How do newspapers reach these companies? Well, one way would be to buy up the local Yellow Pages businesses. Most phone companies have been selling them off for a song, and newspapers could use the list of companies as perfect people to buy ads on their hyperlocal site, in conjunction with their regular print ad. They could even use the data as an online local directory.
But there’s one problem. Those small companies don’t know how to design ads. And they’d like to die ignorant of the whole process. All they want is customers streaming through the door that heard about them somewhere–somewhere that didn’t cost very much and took no skills to create.
Companies like PaperG and AdReady are trying to bridge that gap. PaperG designs the ads for the small business and contracts with hyperlocal newspapers to run the ads for about $50 a week for any hyperlocal news site. AdReady has a self-service site that helps a small business design and place ads on the Web.
At some point, paper newspapers probably will die, but newspaper companies don’t need to. If they focus on unique content and appealing to advertisers that need to reach those readers, their online businesses will be as relevant as their print businesses have been. Failing to adapt is what causes you to fail, just as failing to adapt to TV did in the 1960s. The newspaper companies that adapted to TV need to find the will to do it again. Hyperlocal news and advertising models that match could be one solution.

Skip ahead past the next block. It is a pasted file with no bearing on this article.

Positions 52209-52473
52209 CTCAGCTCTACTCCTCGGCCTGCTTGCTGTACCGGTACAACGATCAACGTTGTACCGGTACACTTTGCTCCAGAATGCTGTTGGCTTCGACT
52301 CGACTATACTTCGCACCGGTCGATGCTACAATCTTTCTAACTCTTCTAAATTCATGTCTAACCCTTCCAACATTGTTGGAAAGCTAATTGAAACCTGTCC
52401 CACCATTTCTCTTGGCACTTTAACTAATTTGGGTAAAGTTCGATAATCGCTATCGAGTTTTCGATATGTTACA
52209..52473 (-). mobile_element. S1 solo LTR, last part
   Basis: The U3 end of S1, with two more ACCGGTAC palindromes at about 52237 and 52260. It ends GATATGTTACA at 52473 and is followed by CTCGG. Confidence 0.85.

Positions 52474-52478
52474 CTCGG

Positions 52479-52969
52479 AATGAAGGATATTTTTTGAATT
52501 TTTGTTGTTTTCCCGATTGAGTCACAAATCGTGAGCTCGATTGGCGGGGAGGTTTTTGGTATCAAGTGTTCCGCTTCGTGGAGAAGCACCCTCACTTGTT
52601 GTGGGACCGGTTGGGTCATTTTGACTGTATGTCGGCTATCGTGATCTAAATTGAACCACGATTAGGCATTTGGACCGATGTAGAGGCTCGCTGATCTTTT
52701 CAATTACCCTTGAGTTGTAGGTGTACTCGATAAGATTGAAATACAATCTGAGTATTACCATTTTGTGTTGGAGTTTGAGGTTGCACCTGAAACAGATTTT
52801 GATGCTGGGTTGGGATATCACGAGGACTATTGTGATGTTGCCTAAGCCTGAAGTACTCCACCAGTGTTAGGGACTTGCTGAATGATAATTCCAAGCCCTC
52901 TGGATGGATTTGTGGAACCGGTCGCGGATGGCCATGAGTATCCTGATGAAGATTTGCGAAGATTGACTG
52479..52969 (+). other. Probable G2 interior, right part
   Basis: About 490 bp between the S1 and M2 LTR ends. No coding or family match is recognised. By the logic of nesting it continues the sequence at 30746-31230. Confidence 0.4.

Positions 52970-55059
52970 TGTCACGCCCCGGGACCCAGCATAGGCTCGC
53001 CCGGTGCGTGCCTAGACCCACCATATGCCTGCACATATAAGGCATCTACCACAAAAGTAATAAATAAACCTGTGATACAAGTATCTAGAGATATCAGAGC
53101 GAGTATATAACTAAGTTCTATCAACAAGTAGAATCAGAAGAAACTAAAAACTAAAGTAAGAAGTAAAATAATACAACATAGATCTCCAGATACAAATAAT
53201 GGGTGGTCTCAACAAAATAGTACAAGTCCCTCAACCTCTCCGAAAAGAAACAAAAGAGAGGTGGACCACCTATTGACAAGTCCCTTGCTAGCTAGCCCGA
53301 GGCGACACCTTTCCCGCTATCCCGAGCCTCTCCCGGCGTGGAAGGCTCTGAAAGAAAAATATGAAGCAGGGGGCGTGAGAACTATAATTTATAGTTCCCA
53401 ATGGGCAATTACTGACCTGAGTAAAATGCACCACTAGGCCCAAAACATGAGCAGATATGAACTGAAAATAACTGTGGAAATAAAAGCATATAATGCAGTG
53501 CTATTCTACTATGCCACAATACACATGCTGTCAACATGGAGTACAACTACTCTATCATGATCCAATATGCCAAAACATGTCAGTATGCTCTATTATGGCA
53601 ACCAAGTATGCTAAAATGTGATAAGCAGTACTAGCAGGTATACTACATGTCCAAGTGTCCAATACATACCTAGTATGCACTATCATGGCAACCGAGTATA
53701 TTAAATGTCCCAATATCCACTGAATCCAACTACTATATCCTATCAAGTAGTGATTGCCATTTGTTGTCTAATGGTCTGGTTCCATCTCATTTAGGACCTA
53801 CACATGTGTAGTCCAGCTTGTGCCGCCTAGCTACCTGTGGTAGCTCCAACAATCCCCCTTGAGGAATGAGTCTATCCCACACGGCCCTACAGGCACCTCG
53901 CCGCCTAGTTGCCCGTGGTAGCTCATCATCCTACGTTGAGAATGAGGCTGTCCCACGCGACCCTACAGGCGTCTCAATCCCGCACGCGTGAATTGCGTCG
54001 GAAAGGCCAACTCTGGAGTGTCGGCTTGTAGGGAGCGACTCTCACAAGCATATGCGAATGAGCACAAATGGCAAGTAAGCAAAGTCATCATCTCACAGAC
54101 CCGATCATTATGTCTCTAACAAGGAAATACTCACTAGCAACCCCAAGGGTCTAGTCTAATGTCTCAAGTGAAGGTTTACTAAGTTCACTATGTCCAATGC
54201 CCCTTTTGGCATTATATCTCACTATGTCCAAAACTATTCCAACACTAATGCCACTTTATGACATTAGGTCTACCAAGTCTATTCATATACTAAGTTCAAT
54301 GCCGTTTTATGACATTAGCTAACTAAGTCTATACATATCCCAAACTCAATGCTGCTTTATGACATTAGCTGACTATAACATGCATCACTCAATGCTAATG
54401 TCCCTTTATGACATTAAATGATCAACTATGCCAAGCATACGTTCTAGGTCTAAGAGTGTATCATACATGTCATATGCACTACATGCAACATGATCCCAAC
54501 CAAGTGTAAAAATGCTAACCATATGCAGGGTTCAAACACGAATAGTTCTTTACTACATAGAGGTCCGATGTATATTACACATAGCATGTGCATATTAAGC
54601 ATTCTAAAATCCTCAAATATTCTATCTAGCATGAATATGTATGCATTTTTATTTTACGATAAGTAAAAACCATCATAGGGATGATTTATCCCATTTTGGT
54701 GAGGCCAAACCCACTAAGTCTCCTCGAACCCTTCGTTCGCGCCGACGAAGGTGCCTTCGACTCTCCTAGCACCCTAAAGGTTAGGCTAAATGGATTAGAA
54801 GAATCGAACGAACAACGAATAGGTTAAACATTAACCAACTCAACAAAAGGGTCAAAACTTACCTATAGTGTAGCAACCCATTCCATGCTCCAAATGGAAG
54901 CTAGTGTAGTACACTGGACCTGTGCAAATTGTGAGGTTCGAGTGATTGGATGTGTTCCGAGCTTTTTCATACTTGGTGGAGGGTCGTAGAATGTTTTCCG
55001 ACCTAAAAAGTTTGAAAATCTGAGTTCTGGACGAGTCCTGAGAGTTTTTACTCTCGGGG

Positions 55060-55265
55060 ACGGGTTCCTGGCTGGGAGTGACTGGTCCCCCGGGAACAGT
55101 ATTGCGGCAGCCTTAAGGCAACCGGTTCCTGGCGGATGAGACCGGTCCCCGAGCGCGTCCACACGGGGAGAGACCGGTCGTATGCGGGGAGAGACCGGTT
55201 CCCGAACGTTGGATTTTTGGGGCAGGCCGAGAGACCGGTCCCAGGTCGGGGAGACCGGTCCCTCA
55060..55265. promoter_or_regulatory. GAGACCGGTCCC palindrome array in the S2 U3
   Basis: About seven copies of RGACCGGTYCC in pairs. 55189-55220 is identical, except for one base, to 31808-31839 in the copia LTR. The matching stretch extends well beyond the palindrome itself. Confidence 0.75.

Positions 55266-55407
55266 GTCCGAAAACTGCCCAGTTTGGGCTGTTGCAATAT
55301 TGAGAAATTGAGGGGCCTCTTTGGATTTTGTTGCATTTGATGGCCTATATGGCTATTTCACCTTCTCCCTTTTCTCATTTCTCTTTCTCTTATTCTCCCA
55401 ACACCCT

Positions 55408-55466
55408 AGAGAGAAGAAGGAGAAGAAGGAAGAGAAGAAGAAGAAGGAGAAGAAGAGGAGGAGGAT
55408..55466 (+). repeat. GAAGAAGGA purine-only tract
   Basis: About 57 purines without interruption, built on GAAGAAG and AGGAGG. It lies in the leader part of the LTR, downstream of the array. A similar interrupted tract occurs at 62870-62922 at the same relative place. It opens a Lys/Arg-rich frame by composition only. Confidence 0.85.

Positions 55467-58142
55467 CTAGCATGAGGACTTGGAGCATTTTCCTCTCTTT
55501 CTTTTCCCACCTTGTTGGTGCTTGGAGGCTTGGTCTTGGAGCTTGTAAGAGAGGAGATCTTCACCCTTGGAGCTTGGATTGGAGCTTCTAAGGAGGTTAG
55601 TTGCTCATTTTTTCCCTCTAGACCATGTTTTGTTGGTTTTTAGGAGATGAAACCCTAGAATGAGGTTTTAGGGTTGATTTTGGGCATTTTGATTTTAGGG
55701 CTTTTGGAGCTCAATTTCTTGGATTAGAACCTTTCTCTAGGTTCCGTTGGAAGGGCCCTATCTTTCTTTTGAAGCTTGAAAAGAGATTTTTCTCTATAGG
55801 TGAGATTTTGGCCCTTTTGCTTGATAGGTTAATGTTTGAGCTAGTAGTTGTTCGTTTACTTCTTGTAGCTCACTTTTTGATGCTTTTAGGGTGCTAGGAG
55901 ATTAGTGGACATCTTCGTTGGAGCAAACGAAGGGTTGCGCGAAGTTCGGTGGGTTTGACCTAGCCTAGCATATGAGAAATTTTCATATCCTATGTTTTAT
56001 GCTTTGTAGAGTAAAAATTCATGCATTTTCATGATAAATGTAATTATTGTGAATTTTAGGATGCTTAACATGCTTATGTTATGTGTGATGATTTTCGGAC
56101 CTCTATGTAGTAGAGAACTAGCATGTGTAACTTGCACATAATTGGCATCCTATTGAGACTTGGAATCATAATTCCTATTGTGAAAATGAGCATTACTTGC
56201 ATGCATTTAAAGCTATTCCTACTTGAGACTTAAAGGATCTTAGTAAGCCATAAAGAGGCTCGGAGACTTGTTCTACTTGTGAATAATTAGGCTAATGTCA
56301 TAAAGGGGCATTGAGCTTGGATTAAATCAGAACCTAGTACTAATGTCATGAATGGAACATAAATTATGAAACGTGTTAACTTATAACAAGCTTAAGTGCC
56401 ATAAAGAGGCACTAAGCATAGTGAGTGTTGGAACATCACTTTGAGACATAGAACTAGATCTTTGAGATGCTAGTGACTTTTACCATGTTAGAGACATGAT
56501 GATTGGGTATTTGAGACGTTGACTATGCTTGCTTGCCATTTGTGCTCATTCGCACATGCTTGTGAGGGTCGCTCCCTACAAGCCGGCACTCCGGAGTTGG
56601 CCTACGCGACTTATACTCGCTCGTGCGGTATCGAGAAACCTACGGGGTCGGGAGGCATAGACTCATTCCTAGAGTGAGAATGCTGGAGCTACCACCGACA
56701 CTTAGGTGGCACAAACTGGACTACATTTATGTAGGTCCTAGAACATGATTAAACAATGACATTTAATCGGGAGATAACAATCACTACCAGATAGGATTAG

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Mike Moran

Mike Moran is an expert in internet marketing, search technology, social media, text analytics, web personalization, and web metrics, who, as a Certified Speaking Professional, regularly makes speaking appearances. Mike’s previous appearances include keynote speaking appearances worldwide. Mike serves as a senior strategist for Converseon, an AI powered consumer intelligence technology and consulting firm. He is also a senior strategist for SoloSegment, a marketing automation software solutions and services firm. Mike also serves as a member of the Board of Directors of SEMPO. Mike spent 30 years at IBM, rising to Distinguished Engineer, an executive-level technical position. Mike held various roles in his IBM career, including eight years at IBM’s customer-facing website, ibm.com, most recently as the Manager of ibm.com Web Experience, where he led 65 information architects, web designers, webmasters, programmers, and technical architects around the world. Mike's newest book is Outside-In Marketing with world-renowned author James Mathewson. He is co-author of the best-selling Search Engine Marketing, Inc. (with fellow search marketing expert Bill Hunt), now in its Third Edition. Mike is also the author of the acclaimed internet marketing book, Do It Wrong Quickly: How the Web Changes the Old Marketing Rules, named one of best business books of 2007 by the Miami Herald. Mike founded and writes for Biznology® and writes regularly for other blogs. In addition to Mike’s broad technical background, he holds an Advanced Certificate in Market Management Practice from the Royal UK Charter Institute of Marketing and is a Visiting Lecturer at the University of Virginia’s Darden School of Business. He also teaches at Rutgers Business School. He is a Senior Fellow at the Society for New Communications Research. Mike worked at ibm.com from 1998 through 2006, pioneering IBM’s successful search marketing program. IBM’s website of over two million pages was a classic “big company” website that has traditionally been difficult to optimize for search marketing. Mike, working with Bill Hunt, developed a strategy for search engine marketing that works for any business, large or small. Moran and Hunt spearheaded IBM’s content improvement that has resulted in dramatic gains in traffic from Google and other internet portals.